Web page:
Baseball: Mitchell set to out superstars in drug expos

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The Independent Online

Several of the biggest names in baseball, sluggers and pitchers alike, were named in a devastating report yesterday on the systematic drug abuse that took place during the sport's infamous 'Steroids Era' - roughly the decade between 1995 and 2005.

More than a year and a half in the making, the investigation led by the former Senator and Northern Ireland negotiator George Mitchell spared no one. The players, their union, and Bud Selig, Major League Baseball's commissioner, are all blamed for "a collective failure" over the rampant use of performance-enhancing drugs that has cast a shadow over some of the sport's most hallowed records.

For years, Mr Mitchell told a news conference in New York, they turned a blind eye to the steroids problem. Mr Selig and the owners especially were anxious to avoid a showdown with the powerful players union, and to do nothing to halt the surge in home runs that helped bring fans flocking back to stadiums after the 1994/1995 strike.

The scandal first hit the front pages in 2003 with the exposure of BALCO, a small San Francisco area sports nutritional supplements company, as the distributor of illicit steroids to elite athletes. Among its clients were the disgraced Olympic champion Marion Jones and - allegedly - Barry Bonds, baseball's single season and career home run record holder. Bonds currently faces charges of perjury for lying to a grand jury over his reputed drug use.

Since then other players have been linked with steroids, including the potential Hall of Fame sluggers Mark McGwire, Rafael Palmeiro and Sammy Sosa. But the Mitchell report names dozens of other stars. Among them are such idols as Roger Clemens, considered one of the greatest pitchers in baseball history, as well as his New York Yankees team-mate Andy Pettitte.

But even yesterday's revelations may only be the tip of the iceberg. Some retired players have claimed that up to half all major league players, numbering a thousand or more, were using steroids and other banned drugs at the height of the scandal. "They've identified the lowhanging fruit," a source told the Washington Post yesterday, "the odds are that many more are doing things."

The report calls for independent, outside-administered drug testing, to replace baseball's existing in-house system. Under intense pressure to act, Mr Selig from last year toughened sanctions against steroid users, imposing a 50 day (roughly one third of a season) ban for a first offence, 100 days for a second, and a life time ban for a third.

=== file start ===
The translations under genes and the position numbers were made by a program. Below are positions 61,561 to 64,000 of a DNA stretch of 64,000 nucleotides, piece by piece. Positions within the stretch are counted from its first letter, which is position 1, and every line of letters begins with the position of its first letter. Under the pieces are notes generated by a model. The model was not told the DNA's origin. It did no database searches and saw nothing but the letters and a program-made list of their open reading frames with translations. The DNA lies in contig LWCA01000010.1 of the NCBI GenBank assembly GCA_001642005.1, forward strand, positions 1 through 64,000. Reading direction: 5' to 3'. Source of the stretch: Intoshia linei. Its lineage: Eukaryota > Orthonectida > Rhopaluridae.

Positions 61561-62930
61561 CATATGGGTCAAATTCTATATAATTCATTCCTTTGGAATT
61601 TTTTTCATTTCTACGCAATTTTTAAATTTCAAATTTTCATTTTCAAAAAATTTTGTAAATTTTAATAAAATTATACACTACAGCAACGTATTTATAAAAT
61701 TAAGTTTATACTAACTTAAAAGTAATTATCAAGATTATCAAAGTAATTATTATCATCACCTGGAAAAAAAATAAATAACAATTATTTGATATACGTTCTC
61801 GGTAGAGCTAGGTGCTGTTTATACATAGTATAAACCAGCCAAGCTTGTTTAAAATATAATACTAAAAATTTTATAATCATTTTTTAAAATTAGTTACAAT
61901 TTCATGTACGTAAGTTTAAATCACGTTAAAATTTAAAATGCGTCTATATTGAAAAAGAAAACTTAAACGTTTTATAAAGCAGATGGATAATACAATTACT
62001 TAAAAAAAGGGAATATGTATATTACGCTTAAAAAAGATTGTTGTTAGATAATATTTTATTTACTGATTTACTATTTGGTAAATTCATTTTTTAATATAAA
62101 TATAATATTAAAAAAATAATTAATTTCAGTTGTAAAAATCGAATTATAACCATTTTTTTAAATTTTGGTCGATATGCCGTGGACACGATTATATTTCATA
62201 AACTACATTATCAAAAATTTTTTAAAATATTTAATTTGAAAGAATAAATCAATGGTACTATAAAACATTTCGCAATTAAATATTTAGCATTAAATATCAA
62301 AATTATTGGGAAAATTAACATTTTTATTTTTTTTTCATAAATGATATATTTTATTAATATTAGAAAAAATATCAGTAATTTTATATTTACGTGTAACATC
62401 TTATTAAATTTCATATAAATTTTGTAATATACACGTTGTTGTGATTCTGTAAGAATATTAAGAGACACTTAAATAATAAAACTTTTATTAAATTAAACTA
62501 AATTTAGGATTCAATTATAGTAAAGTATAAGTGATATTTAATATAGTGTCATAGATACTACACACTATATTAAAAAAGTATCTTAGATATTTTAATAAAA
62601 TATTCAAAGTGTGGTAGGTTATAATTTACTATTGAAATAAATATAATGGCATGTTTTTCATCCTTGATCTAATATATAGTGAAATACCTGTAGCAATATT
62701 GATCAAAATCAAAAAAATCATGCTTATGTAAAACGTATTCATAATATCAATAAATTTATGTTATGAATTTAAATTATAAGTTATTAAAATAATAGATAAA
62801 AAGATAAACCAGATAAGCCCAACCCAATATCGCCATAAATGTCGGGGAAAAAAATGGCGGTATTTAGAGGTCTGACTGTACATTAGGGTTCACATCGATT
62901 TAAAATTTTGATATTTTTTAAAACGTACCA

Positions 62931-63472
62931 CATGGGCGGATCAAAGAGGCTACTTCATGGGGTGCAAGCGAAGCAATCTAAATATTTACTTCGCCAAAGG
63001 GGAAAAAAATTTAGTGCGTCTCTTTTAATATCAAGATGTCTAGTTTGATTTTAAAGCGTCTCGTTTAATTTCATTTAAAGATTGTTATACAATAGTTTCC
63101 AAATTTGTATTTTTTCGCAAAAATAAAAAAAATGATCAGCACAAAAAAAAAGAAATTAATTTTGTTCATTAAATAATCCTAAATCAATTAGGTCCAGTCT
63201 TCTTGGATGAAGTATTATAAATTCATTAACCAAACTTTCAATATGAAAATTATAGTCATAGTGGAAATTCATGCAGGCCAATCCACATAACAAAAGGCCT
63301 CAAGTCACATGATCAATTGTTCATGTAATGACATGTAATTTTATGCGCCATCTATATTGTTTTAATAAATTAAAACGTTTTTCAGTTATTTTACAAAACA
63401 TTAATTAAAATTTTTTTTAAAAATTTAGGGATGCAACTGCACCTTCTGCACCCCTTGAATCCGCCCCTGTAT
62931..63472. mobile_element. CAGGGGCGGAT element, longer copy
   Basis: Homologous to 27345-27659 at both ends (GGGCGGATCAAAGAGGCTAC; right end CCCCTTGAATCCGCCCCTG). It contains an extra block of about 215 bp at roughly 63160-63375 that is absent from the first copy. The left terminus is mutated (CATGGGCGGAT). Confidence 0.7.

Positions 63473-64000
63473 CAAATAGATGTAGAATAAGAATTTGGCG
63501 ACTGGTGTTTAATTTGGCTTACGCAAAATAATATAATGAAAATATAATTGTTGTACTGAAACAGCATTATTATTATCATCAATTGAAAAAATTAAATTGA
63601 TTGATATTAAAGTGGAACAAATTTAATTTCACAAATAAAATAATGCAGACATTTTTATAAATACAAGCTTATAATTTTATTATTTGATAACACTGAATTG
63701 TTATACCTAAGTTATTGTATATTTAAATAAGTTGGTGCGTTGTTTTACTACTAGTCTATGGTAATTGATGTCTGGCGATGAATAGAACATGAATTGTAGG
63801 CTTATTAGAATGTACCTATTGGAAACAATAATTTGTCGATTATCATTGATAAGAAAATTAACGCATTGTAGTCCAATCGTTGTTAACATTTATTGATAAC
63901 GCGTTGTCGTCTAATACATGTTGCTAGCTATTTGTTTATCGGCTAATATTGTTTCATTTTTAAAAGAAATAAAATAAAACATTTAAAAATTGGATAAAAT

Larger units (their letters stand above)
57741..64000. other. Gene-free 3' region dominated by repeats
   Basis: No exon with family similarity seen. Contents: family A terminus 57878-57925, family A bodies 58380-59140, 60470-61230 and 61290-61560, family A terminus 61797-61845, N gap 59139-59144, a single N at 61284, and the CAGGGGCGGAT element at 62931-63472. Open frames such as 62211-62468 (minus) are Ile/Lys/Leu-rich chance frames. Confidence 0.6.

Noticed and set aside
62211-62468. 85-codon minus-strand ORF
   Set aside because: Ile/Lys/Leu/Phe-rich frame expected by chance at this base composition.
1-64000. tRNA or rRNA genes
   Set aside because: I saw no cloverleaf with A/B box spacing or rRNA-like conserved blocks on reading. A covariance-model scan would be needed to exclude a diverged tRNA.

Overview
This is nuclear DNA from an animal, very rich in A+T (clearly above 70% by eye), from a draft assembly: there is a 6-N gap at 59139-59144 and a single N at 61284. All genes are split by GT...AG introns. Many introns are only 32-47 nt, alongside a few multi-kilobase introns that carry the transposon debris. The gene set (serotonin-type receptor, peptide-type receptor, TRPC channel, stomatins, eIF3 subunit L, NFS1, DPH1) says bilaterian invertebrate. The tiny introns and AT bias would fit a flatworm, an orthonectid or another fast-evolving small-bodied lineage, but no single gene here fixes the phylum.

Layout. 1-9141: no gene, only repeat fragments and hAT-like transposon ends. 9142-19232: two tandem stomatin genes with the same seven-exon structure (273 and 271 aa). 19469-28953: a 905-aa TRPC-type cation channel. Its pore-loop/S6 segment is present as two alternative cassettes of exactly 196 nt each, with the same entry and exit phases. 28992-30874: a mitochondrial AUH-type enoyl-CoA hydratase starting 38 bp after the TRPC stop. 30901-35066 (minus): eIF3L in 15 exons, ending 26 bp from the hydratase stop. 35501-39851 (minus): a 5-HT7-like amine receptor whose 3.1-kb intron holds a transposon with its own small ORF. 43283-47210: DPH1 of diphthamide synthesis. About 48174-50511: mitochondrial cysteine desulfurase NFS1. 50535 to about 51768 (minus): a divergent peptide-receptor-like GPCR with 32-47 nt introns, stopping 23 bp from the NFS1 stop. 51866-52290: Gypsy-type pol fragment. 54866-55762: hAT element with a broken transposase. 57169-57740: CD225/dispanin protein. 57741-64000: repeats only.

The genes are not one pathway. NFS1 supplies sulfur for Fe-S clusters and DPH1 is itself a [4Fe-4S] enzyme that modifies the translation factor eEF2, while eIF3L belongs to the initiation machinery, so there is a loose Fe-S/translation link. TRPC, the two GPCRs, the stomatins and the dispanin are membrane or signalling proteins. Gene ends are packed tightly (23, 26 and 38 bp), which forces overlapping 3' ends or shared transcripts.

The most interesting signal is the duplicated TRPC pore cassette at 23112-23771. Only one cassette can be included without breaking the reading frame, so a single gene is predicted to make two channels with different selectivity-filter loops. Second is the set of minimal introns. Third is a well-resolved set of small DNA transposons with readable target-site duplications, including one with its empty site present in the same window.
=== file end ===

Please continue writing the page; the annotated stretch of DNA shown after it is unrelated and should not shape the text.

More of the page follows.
But the regime is still criticised as too lax. Victor Conte, who once ran BALCO, claimed yesterday that baseball rules outlawed only half of the substances banned by the World Anti-Doping Agency. Basically, he said, "MLB closes the front door to drugs, but has made clear the side door and back door are open."

In addition, Mr Mitchell said, oil-based steroids were being replaced by water-based ones, which pass through the body more quickly. There was also growing use of human growth hormone, detectable only through blood tests, not urine samples.

The report was is particularly damning in that it was compiled without help from the players' union, which advised its members not to give evidence. The only current player known to have been interviewed is the Yankees slugger Jason Giambi, who had already admitted steroid use.

But key evidence came from Kirk Radomski, a former New York Mets employee convicted of running a steroids ring, and from a separate federal probe into illicit drug distribution on the internet.

At the very minimum the report will trigger an embarrassing new round of Congressional hearings. "Baseball has developed a culture of cheating," says Elijah Cummings, a senior Democrat on the House panel that conducted earlier hearings in 2005. "If baseball is on the critical list, we need critical solutions."

In fact, the game is in rude health economically, with attendances, revenues and players' salaries reaching new peaks every year. But the latest batch of famous names could turn away a younger generation of fans, their heroes now tarnished.

The report makes no disciplinary recommendations, and Mr Mitchell yesterday urged that bygone should be bygones. Baseball needed "a new beginning," and would only harm itself if it revisited past controversy. Any offences committed by the players named had occurred between two and nine years ago, he noted, and more than half of them had since left the game.